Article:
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[Academy Submission] A Land Undiscovered - The Discovery of Toin

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June 10, 1781

For once, the weather had improved. It was no longer raining, and while there were clouds, there was still a lot of blue sky visible and the sun was shining. Due to the time of year and the latitude, it was perhaps 60 degrees, but much better than the 50 degree, cloudy rain that they had known since this new land had emerged from the foggy gloom only a few days earlier.

Since the Discovery's discovery of their first native village, they had weighed anchor off shore and observed from a distance, and occasionally sent lifeboats in the direction of the village for a closer look. They had learned quite a bit, and observed several canoes depart and return from fishing expeditions. The natives appeared to be spear fishers when they weren't hunter-gatherers, skilled at fishing anything from salmon to killer whales. Religious ceremonies were curious: they appeared to believe that they had come from the sea thousands of years ago. They also appeared to worship rabbits, white rabbits in particular, but due to the language barrier no one knew why. They could only guess that a white rabbit, perhaps more than one white rabbit, was their equivalent to God himself.

By now, though, the Discovery had hauled anchor and proceeded under sail along their previous course. The initial shock of the discovery was beginning to wear off, and it didn't help that wherever the crew looked they had seen more of the same - rugged coastlines, rocky beaches, forested hills covered in pine trees, and a long chain of snow-capped mountains in the distance. The cartographer was still mapping the coast they had visited and marked only a few potential anchoring points and only one good stretch of land for a settlement with X's, as well as geographic coordinates. But they had bigger problems.

"Captain, Commander King and Lieutenant Commander Smith want to speak with you. It sounds quite serious."

"Show them in."

Commander James King was the ship's first officer, and Lt. Commander Smith was the ship's quartermaster. Since MacKenzie had said it sounded "quite serious," Brady could only assume something had gone wrong with the supplies.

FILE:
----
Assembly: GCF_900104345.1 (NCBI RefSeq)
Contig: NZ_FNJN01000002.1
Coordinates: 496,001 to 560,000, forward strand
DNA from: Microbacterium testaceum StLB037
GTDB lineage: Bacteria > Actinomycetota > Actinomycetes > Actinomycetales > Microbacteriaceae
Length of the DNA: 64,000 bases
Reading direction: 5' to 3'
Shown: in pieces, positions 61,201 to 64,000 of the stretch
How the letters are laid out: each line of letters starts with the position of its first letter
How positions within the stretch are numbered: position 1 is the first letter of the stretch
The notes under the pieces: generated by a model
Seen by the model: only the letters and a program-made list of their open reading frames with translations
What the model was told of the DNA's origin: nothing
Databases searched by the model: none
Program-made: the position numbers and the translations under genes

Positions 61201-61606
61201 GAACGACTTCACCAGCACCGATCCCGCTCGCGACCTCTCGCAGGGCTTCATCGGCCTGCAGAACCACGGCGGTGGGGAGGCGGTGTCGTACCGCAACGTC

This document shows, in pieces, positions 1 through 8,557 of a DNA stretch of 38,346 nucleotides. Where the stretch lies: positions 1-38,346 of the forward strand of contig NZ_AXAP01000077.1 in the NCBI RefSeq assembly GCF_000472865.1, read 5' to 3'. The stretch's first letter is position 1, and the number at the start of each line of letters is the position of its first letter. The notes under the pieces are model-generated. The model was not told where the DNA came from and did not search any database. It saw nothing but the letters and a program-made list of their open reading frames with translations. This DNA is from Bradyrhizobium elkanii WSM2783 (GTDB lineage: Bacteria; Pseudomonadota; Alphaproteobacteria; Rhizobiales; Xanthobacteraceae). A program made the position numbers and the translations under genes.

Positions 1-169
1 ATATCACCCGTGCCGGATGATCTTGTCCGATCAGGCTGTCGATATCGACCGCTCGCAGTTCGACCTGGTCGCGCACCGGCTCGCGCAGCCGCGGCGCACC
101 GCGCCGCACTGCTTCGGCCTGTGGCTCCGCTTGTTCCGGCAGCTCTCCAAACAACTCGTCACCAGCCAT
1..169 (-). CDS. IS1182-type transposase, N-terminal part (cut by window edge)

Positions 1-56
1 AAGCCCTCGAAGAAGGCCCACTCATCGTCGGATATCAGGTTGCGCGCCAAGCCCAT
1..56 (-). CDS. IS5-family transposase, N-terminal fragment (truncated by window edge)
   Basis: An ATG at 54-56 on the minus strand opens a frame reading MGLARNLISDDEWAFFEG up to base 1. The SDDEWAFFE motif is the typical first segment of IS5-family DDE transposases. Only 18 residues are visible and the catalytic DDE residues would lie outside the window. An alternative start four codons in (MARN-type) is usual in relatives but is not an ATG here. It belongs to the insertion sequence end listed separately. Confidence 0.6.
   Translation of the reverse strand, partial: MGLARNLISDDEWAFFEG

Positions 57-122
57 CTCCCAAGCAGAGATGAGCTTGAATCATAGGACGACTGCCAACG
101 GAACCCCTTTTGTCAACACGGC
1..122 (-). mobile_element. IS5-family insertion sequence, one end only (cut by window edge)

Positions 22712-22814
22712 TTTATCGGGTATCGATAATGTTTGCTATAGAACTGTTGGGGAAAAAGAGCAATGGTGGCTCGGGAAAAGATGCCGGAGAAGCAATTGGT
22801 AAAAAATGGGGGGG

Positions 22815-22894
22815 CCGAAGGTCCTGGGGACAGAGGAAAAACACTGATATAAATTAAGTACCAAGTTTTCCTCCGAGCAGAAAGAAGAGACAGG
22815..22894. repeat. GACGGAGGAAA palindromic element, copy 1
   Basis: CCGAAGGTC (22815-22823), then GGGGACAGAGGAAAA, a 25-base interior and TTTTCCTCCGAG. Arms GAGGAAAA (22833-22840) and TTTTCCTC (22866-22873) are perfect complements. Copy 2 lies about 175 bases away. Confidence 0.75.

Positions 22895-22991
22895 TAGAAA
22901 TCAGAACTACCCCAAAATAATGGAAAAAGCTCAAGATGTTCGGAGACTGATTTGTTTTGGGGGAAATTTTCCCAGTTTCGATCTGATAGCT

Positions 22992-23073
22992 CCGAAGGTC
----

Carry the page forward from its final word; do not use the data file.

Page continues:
"Good morning, Captain," King had said as he walked in the door.

"Isn't it? Please, sit." Brady was motioning towards the chairs in his cabin; both of his officers then proceeded to sit down in the chairs. The first to speak was the quartermaster.

"We have a problem. It's no surprise that most of the crew is suffering from scurvy, but it also appears we're running low on supplies. Unfortunately, most of those supplies are essentials: crates of food are now overwhelmingly empty. I have some people cataloging what we have left, but if I had to guess it's doubtful we can return to any of our resupply depots on full rations. I would normally advise trading with the natives, but we all know there's a language barrier, and we don't know how aggressive they are when it comes to us nicking their food. In other words, we should sail for home."

"I'm inclined to agree with the quartermaster, Captain," came out of Commander King.

"If we reduce rations, can we get back to our first resupply?"

"It would be risky, Captain, but I believe so. The crew, in my experience, never likes reduced rations, but being men of the Royal Navy, they should be used to it by now."

"Alright, so we reduce rations. By how much?"

"Until the evaluation is complete, it's hard to say, but I'd have to guess anywhere from one-third to one-half."

"How long until your evaluation is complete?"

"Roughly two and a half hours, Captain."

"I'm afraid we'll have to skip lunch, then. Very well. Commander, get us underway for Cork, and make sure to stop at the Azores for resupply."

Brady moved over to his desk, dipped his pen into ink, and started writing:


"From the senior staff: